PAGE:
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Bush’s Midnight Regulations.

November 21, 2008

ProPublica is keeping a running tab on the status of President Bush’s last-minute push for regulations (or deregulation) before January 20th.

Some items of interest:

EPA Won’t Regulate a Contaminant in Drinking Water – Perchlorate is a chemical component of rocket fuel that can contaminate water both naturally and, more frequently, through improper disposal at rocket test sites, military bases and chemical plants. Cleaning it up would cost billions of dollars. But the contaminant has been linked to thyroid problems in young children, pregnant woman and newborns, leaving critics concerned for the developmental health of those most vulnerable to the chemical’s effects.

Revisions to TANF Could Cut Funding to Families in Need – Under the Temporary Assistance for Needy Families program, states are required to reduce their caseload–and get people receiving aid into the workplace–by a certain percent each year. But if states spend more money than required on benefits and services for needy families, called “maintenance of effort” expenditures, they receive credit toward their caseload. This rule would eliminate that credit. HHS says the credit is no longer necessary because, among other reasons, states have significantly reduced their caseloads and operate successful programs without spending more than their MOE requirements. But critics, including members of Congress and governors, fear that eliminating the credit incentive means less money will be available to disadvantaged families.

Law Enforcement Would Get Greater Surveillance Authority – The Department of Justice updated its regulations for surveillance systems that fall under the Omnibus Crime Control and Safe Streets Act in light of technological advances, and expanded its authority to investigate suspected domestic criminal activity in the interest of public safety. The rule is also intended to increase intelligence sharing amongst the various federal agencies. Critics fear the powers are too broad and feel the rule violates the civil liberties of U.S. citizens.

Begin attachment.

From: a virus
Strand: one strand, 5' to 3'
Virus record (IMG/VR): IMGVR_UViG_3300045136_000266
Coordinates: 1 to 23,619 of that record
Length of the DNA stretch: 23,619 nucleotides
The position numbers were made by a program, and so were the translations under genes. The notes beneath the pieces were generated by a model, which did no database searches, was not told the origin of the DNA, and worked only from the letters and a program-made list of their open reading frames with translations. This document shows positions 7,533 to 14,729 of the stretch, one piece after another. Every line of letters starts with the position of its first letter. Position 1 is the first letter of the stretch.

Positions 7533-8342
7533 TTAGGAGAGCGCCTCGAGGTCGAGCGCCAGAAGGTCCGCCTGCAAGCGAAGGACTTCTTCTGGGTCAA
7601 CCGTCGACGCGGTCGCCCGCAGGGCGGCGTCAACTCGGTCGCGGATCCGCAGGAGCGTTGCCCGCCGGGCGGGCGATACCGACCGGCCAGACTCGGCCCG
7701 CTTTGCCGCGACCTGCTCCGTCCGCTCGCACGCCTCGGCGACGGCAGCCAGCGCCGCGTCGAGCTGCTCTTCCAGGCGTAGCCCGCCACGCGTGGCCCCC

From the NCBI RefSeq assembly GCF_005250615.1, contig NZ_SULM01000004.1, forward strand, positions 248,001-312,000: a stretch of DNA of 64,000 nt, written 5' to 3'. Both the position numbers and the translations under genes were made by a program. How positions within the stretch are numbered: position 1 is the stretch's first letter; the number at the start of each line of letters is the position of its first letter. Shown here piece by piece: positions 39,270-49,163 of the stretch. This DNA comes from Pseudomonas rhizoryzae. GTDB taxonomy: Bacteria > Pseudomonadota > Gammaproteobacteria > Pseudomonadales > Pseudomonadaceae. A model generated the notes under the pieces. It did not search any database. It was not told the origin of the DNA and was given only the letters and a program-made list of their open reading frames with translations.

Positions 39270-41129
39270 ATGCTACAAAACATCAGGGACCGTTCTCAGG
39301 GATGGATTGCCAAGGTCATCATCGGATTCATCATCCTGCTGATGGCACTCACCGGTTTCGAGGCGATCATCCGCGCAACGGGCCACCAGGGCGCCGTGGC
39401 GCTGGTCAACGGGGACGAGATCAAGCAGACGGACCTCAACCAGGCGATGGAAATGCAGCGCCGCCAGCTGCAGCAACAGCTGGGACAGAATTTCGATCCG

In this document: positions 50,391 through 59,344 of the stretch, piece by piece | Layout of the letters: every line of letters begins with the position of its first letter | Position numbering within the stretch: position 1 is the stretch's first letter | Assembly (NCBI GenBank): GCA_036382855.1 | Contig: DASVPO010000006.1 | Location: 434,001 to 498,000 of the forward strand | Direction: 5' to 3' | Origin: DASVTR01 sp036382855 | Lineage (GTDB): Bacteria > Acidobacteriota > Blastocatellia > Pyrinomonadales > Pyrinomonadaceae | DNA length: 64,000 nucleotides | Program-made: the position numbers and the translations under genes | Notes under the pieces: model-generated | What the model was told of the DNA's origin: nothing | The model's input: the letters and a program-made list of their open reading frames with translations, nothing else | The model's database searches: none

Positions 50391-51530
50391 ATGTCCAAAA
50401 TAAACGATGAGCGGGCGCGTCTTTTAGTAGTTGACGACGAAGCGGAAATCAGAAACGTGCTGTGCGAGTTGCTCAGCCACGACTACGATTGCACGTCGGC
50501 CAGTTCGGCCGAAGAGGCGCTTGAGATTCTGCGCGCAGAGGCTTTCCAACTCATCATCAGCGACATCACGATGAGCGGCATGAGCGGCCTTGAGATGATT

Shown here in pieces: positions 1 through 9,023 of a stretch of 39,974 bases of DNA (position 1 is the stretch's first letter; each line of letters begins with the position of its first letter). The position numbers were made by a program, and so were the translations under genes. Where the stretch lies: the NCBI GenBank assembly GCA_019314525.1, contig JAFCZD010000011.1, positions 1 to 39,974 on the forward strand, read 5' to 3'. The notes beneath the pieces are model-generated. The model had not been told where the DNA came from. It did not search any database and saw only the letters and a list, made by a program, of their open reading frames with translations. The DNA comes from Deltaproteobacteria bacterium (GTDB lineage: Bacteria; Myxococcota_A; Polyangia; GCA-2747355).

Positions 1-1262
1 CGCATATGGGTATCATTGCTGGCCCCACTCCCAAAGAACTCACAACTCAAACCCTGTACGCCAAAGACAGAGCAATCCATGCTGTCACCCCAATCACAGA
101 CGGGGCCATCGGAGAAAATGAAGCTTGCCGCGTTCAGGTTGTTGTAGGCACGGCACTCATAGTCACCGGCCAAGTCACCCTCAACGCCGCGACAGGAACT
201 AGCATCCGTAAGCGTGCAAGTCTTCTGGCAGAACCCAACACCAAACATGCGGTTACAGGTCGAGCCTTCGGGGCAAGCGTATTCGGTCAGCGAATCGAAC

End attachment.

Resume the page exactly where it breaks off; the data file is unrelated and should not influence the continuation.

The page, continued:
EPA Lets Factory Farms Decide If They Need A Permit to Discharge Animal Waste into Waterways
– The rule, formulated to address practices voided by a Federal Appeals Court ruling, asks companies that run confined animal feeding operations to voluntarily apply for permits to discharge waste into waterways. If the operators don’t think they pollute enough, they are under no obligation to get permits.

Labor Rule Limits Employee Access to Medical and Family Leave Time – Partly in response to a Supreme Court ruling, the DOL has proposed several revisions to the Family and Medical Leave Act of 1993 that could make it more difficult for employees to use paid vacation or personal days when they take leave for medical or family emergencies. It also specifies that those who suffer from a chronic condition must “recertify” every six months, as opposed to a vague “periodically.” Another revision, which some are referring to as a win for workers, would no longer count “light duty” as leave time. Another provides greater leeway for families of active service men and women.

Rules on Dumping of Mine Debris Eased – This rule could make it easier for mining companies to dump debris from mountaintop removal into waterways.

EPA Narrows the Definition of Solid Waste – Earlier this month, the Environmental Protection Agency issued a rule that alters the definition of solid waste under the Resource Conservation and Recovery Act. It effectively exempts about 1.5 million tons of hazardous waste that is recycled from a regulation that required such material to meet strict labeling, transportation and disposal rules.

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